Are you bird-watching in Costa Rica for the first time? Well, when you turn to the woodcreepers in your field guide you may get the same sinking feeling that I did when I first came here and say to yourself: How the devil am I going to sort these out?
The recent trip to the Caribbean coast raised questions again, mostly perhaps because we were unsure which of Costa Rica’s 16 species were most likely to be encountered. The field guides make clear that there are 7 of these that can be excluded on the grounds of the normal range of their distribution in the country. Of the remaining 9 the Wedge-billed Woodcreeper (no streaks) does not present any identification difficulty, chiefly because of its short bill, while the bill of the Brown-billed Scythebill also makes it virtually unmistakable. We actually encountered neither of these on the trip.
Above is what seems to be by far the commonest woodcreeper in Costa Rica, the Streak-headed. It’s not a very big bird, being a bit smaller than Costa Rica’s national bird, the Clay-colored Thrush, and it is the one against which all other woodcreepers can be compared and measured. Fortunately, the similarly sized look-alike, the Spot-crowned Woodcreeper (Lepidocolaptes affinis), is a highland bird and thus at Cahuita we could preclude any possibility of bumping into that one. As expected we found several Streak-headeds during the trip. Then came confusion! The following marginally bigger species turned out to be at least as common here:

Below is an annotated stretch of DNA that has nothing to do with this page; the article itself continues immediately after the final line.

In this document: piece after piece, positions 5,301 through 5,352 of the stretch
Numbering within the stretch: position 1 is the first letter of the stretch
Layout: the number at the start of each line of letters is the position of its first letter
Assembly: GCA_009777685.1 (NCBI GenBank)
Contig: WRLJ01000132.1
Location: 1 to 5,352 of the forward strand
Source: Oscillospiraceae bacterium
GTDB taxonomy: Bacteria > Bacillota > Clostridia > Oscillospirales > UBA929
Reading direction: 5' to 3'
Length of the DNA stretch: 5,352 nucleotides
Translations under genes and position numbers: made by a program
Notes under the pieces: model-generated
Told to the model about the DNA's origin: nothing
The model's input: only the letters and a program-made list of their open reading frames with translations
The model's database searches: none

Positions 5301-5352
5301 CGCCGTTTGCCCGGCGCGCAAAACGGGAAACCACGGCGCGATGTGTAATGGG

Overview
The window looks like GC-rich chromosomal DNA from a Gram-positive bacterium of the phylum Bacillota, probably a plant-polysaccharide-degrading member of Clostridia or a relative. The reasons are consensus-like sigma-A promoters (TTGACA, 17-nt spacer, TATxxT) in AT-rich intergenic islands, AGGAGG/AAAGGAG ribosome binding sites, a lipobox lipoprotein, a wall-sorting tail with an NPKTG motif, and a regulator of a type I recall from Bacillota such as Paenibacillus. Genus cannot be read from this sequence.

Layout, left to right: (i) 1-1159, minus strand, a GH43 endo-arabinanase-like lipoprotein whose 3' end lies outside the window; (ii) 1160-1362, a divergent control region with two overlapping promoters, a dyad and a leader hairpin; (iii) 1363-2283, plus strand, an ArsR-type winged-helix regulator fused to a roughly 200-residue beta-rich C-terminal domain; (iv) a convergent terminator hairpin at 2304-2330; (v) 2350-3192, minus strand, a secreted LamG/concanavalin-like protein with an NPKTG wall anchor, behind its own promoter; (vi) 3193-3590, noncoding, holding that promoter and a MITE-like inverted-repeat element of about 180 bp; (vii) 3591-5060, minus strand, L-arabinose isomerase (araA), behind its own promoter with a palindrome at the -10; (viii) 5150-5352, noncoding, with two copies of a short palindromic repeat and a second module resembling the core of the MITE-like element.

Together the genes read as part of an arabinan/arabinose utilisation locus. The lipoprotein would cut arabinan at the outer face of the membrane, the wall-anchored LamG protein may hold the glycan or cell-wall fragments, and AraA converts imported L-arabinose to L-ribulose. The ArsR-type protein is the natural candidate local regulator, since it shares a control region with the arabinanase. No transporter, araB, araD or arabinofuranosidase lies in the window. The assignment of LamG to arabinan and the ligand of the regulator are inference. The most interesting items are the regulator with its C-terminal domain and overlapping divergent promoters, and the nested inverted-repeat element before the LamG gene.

The loud, strident call of the Cocoa Woodcreeper distinguishes it immediately from the descending trill of the Streak-headed, but if you hear no call you need a good look at the bill of each species to safely distinguish. We also noted that the Cocoa tends to be more placid and not to flutter around as much as the Streak-headed. The generally dark environment of woodcreepers and the muted colour of their plumage may still make identification a problem.
We found this to our cost in the case of the final species, the Northern Barred-Woodcreeper (Dendrocolaptes sanctithomae). Because of poor light and the difficulty in judging size we had a hard time pinning down this one at first.
Most woodcreepers have considerable streaking or spotting but this one merely has fine barring on the underparts. Confusion is then possible with other unstreaked species, principally with the Plain-brown Woodcreeper (Dendrocincla fuliginosa), which we had recently recorded at La Marta, near Pejibaye, and which also occurs at Cahuita. The Plain-brown is much smaller, lacks the barring and has a dark malar stripe. However, if these field marks are not clearly seen it’s easy to misidentify in a dark environment, even though they look so different in the field guides. Both species have straight, black bills but the Plain-brown’s is noticeably shorter if seen well. Here’s a nice shot of a pair taken by John on an earlier visit to the same location:
I hope this brief post brings some clarity and not confusion to a generally bewildering family of birds.
Great photos and post! It’s always interesting to see what’s common there, and if there are slight differences… Your birds in this post look just like the ones here… The streaks on the Streak-headed make me think of slivers of almonds!
The Plain-brown and the Streak Headed often ‘drop in’ to inspect the trees near my home. Every so often the Red-billed Scythebill allows a brief viewing option…. The Mindo area has many more species, but I’m happy with these three, as well as the Olivaceous, which dropped in this morning for a quick visit.
We have the Olivaceous but not your scythebill. I’ll check it on the internet. Many thanks!
it’s a beauty!
i also loved your post about the puff birds… So far the White-necked and the Barred are the two that seem quite comfortable with my gawking skyward and sending greetings!
What a beautiful photo of the scythebill! Many many thanks!